Benzion Netanyahu, the father of Israel’s Prime Minister, Benjamin Netanyahu died this week in Jerusalem at the age of 102.
Busy almost to the end, B. Netanyahu, the name under which he authored his books, was never afraid to speak his mind.
He was born into a Zionist family in Warsaw, 1910.
He was also an ardent believer in Greater Israel, later campaigning unsuccessfully against the United Nations Partition Plan for Palestine of 1947 that led to the establishment of the State of Israel.
B. Netanyahu, a secular Jew, never drifted from that view, or that peace was impossible with the Arabs, or that the settlements were the answer, or that giving up land for peace was right.
Being such an unconventional hawk was one thing.
But being a hawk shaped by an intimate, scholarly view of Jewish history and the uncertainty of his own place in Israeli society was another.
Both aspects help to explain the legacy B. Netanyahu bequeathed to his son -- a legacy not often accessible to Europeans.
B. Netanyahu was an Ashkenazi Jew, one of the many who fled Europe to build the new state of Israel after the catastrophe of the Holocaust.
In the early years, the Ashkenazim dominated Israel. With the Labour party, they formed a mostly left leaning elite sharing socialist views and a vision of a strong, all encompassing state. They dominated the top posts in academia and most aspects of public life.
When millions of Sephardic Jews from the Middle East began arriving in Israel in the 1950s, there was a horrendous clash of cultures in the new state.
When the Sephardic Jews found themselves being treated as second class citizens in their new homeland, many turned to the right-wing Likud party because it was less elitist but also more suspicious of the Arab world.
B. Netanyahu found himself rejected by his own ethnic group, the Ashkenazim, because of his hardline views of Arabs.
But more importantly, he thought they begrudged him recognition for his academic work because he went against their established views on the history of the Jews in Spain.
In the 1940s, B. Netanyahu had begun to delve into the origins of the Spanish Inquisition that led in 1491 to the forcible expulsion of Jews and Muslims by the Catholic King Ferdinand and Queen Isabella.
At that time, there was one overriding historical interpretation of the Spanish Inquisition. Sephardic Jews in Spain, it was thought, had been forced to convert to Catholicism in order to survive.
These Sephardic Jews called Marranos, so the interpretation went, converted to save themselves and many continued to live a double life, practicing their Jewish faith in secret.
The inquisition was set up to sniff out false converts, beginning with the Jewish heresy to go on to the suspicion of other deviations from the faith.
But B. Netanyahu, in his seminal work, “The Origins of the Spanish Inquisition in fifteenth century Spain”, debunked this theory. (1995 Random House)
He argued that most of the Jews who converted and assimilated did so willingly.
They “wished to merge with the Christian society, educate their children as fully fledged Christians, and remove themselves from anything regarded as Jewish, especially in the field of religion” he wrote.
So by 1481, when the Inquisition was established, there was just a small minority of Jews left in Spain.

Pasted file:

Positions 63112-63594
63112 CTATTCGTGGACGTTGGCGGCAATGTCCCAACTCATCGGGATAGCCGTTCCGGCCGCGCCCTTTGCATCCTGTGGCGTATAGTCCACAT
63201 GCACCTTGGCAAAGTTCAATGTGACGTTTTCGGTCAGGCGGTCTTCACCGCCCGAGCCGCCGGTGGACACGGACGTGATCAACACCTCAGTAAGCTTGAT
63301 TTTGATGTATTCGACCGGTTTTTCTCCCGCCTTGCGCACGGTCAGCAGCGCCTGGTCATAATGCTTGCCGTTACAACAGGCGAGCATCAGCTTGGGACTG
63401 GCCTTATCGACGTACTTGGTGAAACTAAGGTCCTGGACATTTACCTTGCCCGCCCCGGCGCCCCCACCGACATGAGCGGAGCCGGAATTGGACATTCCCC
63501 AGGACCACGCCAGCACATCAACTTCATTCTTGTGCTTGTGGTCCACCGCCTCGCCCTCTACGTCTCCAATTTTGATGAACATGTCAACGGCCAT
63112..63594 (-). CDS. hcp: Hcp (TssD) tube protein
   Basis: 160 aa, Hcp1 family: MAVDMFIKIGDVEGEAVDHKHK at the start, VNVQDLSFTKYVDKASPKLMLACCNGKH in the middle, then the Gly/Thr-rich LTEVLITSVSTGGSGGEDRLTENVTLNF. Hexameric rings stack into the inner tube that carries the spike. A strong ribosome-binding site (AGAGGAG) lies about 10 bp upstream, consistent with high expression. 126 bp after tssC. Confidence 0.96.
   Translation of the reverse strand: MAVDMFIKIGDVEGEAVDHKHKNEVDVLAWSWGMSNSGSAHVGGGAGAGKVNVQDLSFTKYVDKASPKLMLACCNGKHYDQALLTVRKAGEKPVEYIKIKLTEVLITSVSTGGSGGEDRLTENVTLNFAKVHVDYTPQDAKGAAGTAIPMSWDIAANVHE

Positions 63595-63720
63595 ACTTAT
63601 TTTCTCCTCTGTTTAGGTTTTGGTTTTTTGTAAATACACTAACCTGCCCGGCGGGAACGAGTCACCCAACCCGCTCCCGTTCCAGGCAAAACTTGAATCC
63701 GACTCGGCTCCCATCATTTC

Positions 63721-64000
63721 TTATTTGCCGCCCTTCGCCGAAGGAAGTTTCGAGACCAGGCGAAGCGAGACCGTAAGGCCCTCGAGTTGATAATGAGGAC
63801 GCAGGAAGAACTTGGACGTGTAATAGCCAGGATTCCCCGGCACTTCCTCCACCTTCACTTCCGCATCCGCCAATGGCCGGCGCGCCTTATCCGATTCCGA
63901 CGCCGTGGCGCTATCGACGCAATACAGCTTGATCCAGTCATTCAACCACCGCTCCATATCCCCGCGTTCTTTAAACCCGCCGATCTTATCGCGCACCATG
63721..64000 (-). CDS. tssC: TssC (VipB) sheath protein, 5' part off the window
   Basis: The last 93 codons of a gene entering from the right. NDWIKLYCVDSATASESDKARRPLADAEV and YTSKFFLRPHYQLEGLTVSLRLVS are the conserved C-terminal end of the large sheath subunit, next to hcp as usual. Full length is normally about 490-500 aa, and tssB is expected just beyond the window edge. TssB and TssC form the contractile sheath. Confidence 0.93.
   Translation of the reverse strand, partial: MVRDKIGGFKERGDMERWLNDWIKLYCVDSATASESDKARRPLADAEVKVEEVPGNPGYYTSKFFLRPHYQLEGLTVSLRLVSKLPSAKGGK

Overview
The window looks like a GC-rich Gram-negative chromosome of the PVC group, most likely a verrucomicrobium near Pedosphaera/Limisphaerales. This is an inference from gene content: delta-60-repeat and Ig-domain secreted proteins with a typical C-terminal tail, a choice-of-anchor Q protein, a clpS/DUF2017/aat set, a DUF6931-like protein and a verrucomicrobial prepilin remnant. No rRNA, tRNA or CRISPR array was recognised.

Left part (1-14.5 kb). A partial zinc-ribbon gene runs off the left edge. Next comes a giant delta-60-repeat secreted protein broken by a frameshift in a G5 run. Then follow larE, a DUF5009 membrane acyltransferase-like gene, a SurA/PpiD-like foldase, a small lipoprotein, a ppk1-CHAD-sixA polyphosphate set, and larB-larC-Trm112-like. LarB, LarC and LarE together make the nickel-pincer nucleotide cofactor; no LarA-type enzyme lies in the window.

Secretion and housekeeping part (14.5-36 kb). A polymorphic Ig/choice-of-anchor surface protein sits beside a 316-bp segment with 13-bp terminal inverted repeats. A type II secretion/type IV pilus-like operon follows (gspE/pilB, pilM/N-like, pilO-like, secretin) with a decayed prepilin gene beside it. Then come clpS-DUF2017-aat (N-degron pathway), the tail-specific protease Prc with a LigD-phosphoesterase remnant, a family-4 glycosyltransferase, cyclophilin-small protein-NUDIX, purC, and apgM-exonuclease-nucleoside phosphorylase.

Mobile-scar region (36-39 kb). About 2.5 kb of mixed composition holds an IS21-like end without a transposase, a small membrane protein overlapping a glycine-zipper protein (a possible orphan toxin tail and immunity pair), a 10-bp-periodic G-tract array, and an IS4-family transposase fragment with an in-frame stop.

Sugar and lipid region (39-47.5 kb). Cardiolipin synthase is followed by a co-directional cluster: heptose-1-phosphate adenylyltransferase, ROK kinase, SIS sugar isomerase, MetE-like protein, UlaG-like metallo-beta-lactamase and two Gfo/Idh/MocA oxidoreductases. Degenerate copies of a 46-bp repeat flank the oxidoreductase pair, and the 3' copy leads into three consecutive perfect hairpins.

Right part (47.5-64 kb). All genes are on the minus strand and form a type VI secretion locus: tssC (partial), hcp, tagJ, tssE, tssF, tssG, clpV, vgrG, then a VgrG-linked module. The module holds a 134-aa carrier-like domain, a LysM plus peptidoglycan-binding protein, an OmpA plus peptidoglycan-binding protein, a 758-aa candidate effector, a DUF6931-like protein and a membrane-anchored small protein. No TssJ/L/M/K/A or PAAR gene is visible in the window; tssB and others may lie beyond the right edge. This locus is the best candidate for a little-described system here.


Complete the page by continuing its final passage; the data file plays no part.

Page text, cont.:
What sense was there in establishing the Inquisition? B. Netanyahu asked in his ‘Origins of the Inquisition’.
He argued that the Inquisition was motivated by racism and economic jealousy so as to underpin the absolute power of the Spanish Kingdom. It had little to do with stamping out what the Catholics regarded as heresies.
Depending on how you interpret B. Netanyahu’s book, it has two ‘morals’.
The first is that assimilation does not work. It did not save the Sephardi Jews. Nor did it save those Ashkenazi Jews who had assimilated during the 19th and 20th century from the Holocaust. Jews, so B. Netanyahu believed, will always be subject to some kind of racism.
The second is that the Jews are naïve when it comes to heeding warnings. They ignored calls by the right-wing leader Ze’ev Jabotinsky to get the Jews out of Europe before it was too late.
And despite their victories in 1948 and 1967, these created a false sense of security for the Jews, B. Netanyahu believed. The Jewish State needed to protect Jews from themselves in order to protect their identity.
Now look at how those thoughts might lie at the foundation of Benjamin Netanyahu’s politics, a man shaped both by his father’s rightwing views and his ostracism from the Ashkenazi community.
Both B. Netanyahu and his son, Benjamin believed there was a kind of conspiracy against B. Netanyahu because of his views. When he applied for an academic post at the Hebrew University, he was turned down.
Benjamin Netanyahu, many think, still carries a chip on his shoulder because of that. But more importantly, he has inherited his father’s political and historical convictions. For instance with regard to Iran, Benjamin Netanyahu clearly believes that compromises are very costly, but won’t work.
“We are very simply in danger of extermination today”, the prime minister said recently. “Not just existential danger but truly in danger of extermination. They think the extermination, the Holocaust, is over. It isn’t. It goes on all the time.”
Benzion Netanyahu was, first of all, a great academic thinker whose work shed new light on a particularly dark chapter of European history.
Benjamin Netanyahu, in contrast, is first and foremost a politician. Will the unwillingness to bend that was a virtue in the father serve his son in a way that will make Israel worthy of its leaders?